ADDED ON: 12/27/2020

Tears of joy as LGBTQ asylum seeker battered by police wins fight to stay in Liverpool

12/26/2020 | Liverpool Echo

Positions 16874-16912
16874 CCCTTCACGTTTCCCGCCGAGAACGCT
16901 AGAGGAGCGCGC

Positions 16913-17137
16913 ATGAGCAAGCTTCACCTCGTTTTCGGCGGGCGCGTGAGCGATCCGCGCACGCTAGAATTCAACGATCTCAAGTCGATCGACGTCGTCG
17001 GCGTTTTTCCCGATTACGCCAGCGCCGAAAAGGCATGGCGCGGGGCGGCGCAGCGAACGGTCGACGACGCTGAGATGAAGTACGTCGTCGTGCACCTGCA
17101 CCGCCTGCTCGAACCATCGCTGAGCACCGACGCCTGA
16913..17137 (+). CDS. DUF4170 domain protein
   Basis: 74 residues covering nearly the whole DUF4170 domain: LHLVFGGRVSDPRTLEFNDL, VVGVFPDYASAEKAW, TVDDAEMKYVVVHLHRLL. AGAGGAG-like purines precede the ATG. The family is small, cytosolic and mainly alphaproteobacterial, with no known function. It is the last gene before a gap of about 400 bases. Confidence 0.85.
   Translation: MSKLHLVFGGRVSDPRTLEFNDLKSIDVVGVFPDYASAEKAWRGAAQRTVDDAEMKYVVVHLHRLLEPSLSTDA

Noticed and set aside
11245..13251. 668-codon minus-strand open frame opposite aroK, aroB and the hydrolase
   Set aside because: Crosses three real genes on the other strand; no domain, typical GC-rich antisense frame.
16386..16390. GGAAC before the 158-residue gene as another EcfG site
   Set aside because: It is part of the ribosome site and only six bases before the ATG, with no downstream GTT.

An LGBTQ asylum seeker described their tears of joy when a judge said they could stay in Liverpool after fleeing murder, police brutality and discrimination in El Salvador. The artist, who now identifies as non-binary meaning they do not fully identify with either gender, came to the UK in 2017 from their native country after the murders of several LGBTQ friends. *Alex (not their real name) was desperate to escape a miserable and fearful life in their home country, where they say gay and transgender people, including around five friends, were regularly kidnapped, tortured and killed – with bodies sometimes found with their genitals removed. According to the charity Human Rights Watch, central American countries El Salvador, Honduras and Guatemala have all failed to address violence and discrimination against the LGBTQ community. And the United Nations High Commissioner for Refugees found widespread discrimination in El Salvador including from police and fiercely “macho” criminals gangs – who display “virulent hatred and ill-treatment of persons based on their sexual orientation and/or gender identity.” Alex describes feeling like “one of the lucky ones” for escaping, despite constant harassment and abuse, including being beaten up by a group of police officers who said “now we will teach you how to be a man.” Even after his traumatic experiences, Alex faced a three year battle with the Home Office after claiming asylum in the UK in October 2017. An Immigration Tribunal rejected Alex’s claim in September 2019, but that decision was overturned by Upper Immigration Tribunal judge Gaenor Bruce this year in a moment that reduced Alex to tears. Alex told the ECHO: “The judge turned to me and started speaking in Spanish, which is my first language. I didn’t know she spoke Spanish. “She told me she wanted to let me know in my own language that she accepted my asylum claim. “She said I have the right to be in the UK, I have the right to be free and I have the right to be who I want to be. “It was a highlight of my life, I started crying. Because that is when I knew I could have all the opportunities that were denied to me in El Salvador.”


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